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Obama's Israeli-Palestinian failure

With one year left in office, President Barack Obama should hurry up and join the French in promoting an international conference on a two-state solution.
U.S. President Barack Obama speaks at the Righteous Among the Nations Award Ceremony, organised for the first time in the U.S. by Yad Vashem, at the Embassy of Israel in Washington January 27, 2016. REUTERS/Kevin Lamarque      TPX IMAGES OF THE DAY      - RTX24BDO

President Barack Obama is leaving office in one year’s time. On his record he can include changing the rules of the game in current international relations toward an assertive collective diplomacy in coordination with major world powers — Russia, China and the European Union — leaving the use of force as a last resort. Obama has put an end to the wars in Iraq and Afghanistan, achieved a historic agreement curbing Iran’s nuclear capacity and, it seems, is making progress on arranging the sharing of power in Syria.

But there is one area in which the Obama administration failed to make progress: resolving the Israeli-Palestinian conflict. His efforts were blocked by the Israeli settlement policy and by the weakness of the Palestinian Authority (PA). In his recent foreign policy review on Jan. 22 at the World Economic Forum in Davos, Switzerland, Secretary of State John Kerry did not say a single word about this issue.

This leaves the Israeli-Palestinian relationship in a volatile situation. Violence and terror are rampant, and so are the rumors in the West Bank concerning a possible breakdown of the PA and an eventual armed intifada. The question is: Should Obama, in his last year in office, give up on the two-state solution? In a Jan. 21 press conference with Israeli correspondents at the Muqata, President Mahmoud Abbas called on the international community to convene an international peace conference on a two-state solution based on the Arab Peace Initiative of 2002. He also asked for a freeze of Israeli settlement construction and the release of 36 pre-Oslo Palestinian prisoners incarcerated in Israel. These ideas became the basis for the French initiative of Jan. 29 in favor of convening of an international conference. French and Palestinian diplomats held close consultations on the initiative over the course of January.

A senior PA official with access to the president told Al-Monitor on condition of anonymity that this is the last diplomatic offer Abbas would make to the international community. He said, “Abbas is a man of moderation and is probably the last leader in this situation to prefer diplomacy over an armed uprising or struggle. The US, and not only France, would do right to take Abbas up on his offer, since the alternative is a fundamental destabilization of the regional situation.”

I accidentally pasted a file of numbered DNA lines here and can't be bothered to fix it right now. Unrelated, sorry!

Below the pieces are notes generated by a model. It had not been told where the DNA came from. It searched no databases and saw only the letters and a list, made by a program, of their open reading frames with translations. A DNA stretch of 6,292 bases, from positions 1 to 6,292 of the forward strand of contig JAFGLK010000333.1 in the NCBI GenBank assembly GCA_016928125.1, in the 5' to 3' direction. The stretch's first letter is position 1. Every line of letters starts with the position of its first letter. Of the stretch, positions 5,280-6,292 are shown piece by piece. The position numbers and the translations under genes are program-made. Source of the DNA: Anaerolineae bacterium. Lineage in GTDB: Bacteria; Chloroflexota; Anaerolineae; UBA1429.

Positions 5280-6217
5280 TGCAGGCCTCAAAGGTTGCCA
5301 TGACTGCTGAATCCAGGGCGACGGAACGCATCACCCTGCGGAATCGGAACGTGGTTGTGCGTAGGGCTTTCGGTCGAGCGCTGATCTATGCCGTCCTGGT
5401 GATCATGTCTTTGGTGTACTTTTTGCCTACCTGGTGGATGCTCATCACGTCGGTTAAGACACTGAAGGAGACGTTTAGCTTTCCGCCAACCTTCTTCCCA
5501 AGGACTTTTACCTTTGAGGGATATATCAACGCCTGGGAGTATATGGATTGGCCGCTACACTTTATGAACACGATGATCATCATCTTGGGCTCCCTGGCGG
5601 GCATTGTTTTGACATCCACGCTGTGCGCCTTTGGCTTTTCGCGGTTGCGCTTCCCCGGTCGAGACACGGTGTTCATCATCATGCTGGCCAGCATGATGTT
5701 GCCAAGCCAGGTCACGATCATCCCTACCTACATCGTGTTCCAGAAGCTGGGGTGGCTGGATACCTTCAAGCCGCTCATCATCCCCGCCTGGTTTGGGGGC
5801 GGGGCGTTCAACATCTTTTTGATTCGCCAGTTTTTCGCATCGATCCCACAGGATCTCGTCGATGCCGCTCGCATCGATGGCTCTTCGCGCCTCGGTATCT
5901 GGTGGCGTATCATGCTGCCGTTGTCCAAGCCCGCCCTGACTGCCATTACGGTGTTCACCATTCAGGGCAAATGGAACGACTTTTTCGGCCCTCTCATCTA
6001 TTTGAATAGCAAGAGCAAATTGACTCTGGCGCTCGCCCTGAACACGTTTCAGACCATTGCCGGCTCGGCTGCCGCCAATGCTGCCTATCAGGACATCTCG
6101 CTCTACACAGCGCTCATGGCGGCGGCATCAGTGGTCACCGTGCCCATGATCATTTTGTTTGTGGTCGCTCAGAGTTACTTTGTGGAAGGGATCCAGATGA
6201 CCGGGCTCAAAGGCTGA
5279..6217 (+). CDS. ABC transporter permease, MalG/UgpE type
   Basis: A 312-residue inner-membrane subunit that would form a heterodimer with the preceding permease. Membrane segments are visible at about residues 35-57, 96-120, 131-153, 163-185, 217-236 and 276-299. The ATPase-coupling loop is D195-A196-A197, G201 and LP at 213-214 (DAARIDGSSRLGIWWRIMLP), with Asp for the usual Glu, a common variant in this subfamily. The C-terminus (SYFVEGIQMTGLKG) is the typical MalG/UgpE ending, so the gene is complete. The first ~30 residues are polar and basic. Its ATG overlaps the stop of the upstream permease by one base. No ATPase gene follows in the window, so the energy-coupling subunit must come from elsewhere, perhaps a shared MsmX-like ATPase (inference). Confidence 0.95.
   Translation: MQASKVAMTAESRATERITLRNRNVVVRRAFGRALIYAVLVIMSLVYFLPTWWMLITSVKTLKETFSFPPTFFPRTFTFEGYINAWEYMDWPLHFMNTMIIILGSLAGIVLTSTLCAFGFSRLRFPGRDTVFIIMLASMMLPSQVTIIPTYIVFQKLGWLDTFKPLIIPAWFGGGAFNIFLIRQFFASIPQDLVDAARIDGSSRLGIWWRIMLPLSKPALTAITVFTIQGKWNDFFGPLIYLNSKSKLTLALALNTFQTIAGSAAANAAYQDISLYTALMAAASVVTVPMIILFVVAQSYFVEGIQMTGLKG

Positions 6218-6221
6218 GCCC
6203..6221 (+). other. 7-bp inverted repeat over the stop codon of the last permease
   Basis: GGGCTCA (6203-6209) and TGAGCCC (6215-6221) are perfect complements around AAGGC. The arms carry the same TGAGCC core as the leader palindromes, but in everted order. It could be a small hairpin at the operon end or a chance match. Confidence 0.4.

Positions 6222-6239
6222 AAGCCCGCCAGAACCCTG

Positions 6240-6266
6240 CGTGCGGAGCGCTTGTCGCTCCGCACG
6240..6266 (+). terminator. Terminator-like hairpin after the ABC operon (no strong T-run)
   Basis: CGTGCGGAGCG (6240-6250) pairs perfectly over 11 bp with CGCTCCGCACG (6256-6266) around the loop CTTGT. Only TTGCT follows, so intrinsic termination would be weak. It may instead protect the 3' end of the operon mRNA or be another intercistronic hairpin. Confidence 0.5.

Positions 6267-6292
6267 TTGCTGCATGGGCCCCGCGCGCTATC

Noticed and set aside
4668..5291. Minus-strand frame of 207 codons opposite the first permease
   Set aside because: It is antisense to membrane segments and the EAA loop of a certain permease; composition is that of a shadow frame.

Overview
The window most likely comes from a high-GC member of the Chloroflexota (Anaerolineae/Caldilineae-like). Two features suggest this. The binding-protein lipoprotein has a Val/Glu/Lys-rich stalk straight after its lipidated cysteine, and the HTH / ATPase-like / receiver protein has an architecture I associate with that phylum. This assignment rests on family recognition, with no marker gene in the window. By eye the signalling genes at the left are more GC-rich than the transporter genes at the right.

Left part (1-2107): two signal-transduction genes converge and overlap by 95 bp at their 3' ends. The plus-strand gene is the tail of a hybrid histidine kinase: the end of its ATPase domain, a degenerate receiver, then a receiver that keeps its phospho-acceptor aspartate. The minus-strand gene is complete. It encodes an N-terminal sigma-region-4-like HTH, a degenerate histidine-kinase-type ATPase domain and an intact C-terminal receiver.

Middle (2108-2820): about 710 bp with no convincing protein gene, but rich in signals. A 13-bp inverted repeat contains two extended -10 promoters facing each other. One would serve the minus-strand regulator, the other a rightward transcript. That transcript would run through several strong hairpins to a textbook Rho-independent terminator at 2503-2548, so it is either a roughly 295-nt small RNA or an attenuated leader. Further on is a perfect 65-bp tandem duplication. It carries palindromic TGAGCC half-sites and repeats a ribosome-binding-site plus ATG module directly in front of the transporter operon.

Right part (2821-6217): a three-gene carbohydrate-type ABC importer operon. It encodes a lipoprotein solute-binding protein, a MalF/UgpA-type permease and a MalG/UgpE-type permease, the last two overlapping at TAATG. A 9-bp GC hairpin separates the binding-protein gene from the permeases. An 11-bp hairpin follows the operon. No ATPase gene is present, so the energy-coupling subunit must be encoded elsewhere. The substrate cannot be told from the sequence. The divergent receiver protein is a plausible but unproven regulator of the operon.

The official analyzed the various scenarios of violent deterioration if an international peace conference is not convened in the near future. The dangers include an armed intifada joined by Fatah, a possible dismantling of the PA and the resignation of its moderate leader. All these possibilities, according to the Palestinian official, would lead to wider regional radicalization and strengthen fundamentalist groups such as Hamas, Hezbollah and the Islamic State (IS). Abbas’ proposal for an international conference based on the Arab Peace Initiative now has great value and should be accepted by the United States, he argued. The official added that the United States is investing in much diplomatic effort with Israel and the PA to avoid violence and is focused on weakening IS and other fundamentalist organizations. This strategy will probably suffer a setback if an armed intifada breaks out, given the solidarity in the Arab world with the Palestinians' struggle.

Economic confidence-building measures and enhancing security cooperation will not suffice. Only a significant step toward a two-state solution can stabilize the area. Abbas is proposing the Arab Peace Initiative of 2002 as a basis for negotiations because it will provide him with the necessary backing of the Arab world for a diplomatic route. The initiative also has many advantages for Israel. It links the two-state solution to the normalization of Israel's relations with Arab countries, leaves the issue of the Palestinian right of return to an agreement with Israel and includes a mutual land swap in relation to the 1967 border. The United States as well could accept this as a platform, as such a framework served as one of the pillars for the 2007 Annapolis conference.

A senior US State Department official told Al-Monitor on condition of anonymity that Washington is aware of the Abbas proposal and has not rejected the French initiative. The official acknowledged the value of an international conference with agreed-upon terms of reference. Yet he questioned the timing, given Israeli Prime Minister Benjamin Netanyahu’s positions and Abbas’ lack of flexibility on conditions for the conference. Be that as it may, the official said that the State Department is still considering various policy moves that could create a platform for a future peace process, such as a presidential policy speech advocating Kerry’s policy framework as presented to the parties in April 2014. He did not rule out an international gathering to create a new platform for peace talks even during the remaining days of the Obama administration.

It's too late for Washington to agonize over these dilemmas, given the despair in the PA and the violence on the ground. Washington would be well-advised to hurry up and convene the proposed international conference based on both the Arab Peace Initiative and Israel’s security needs.

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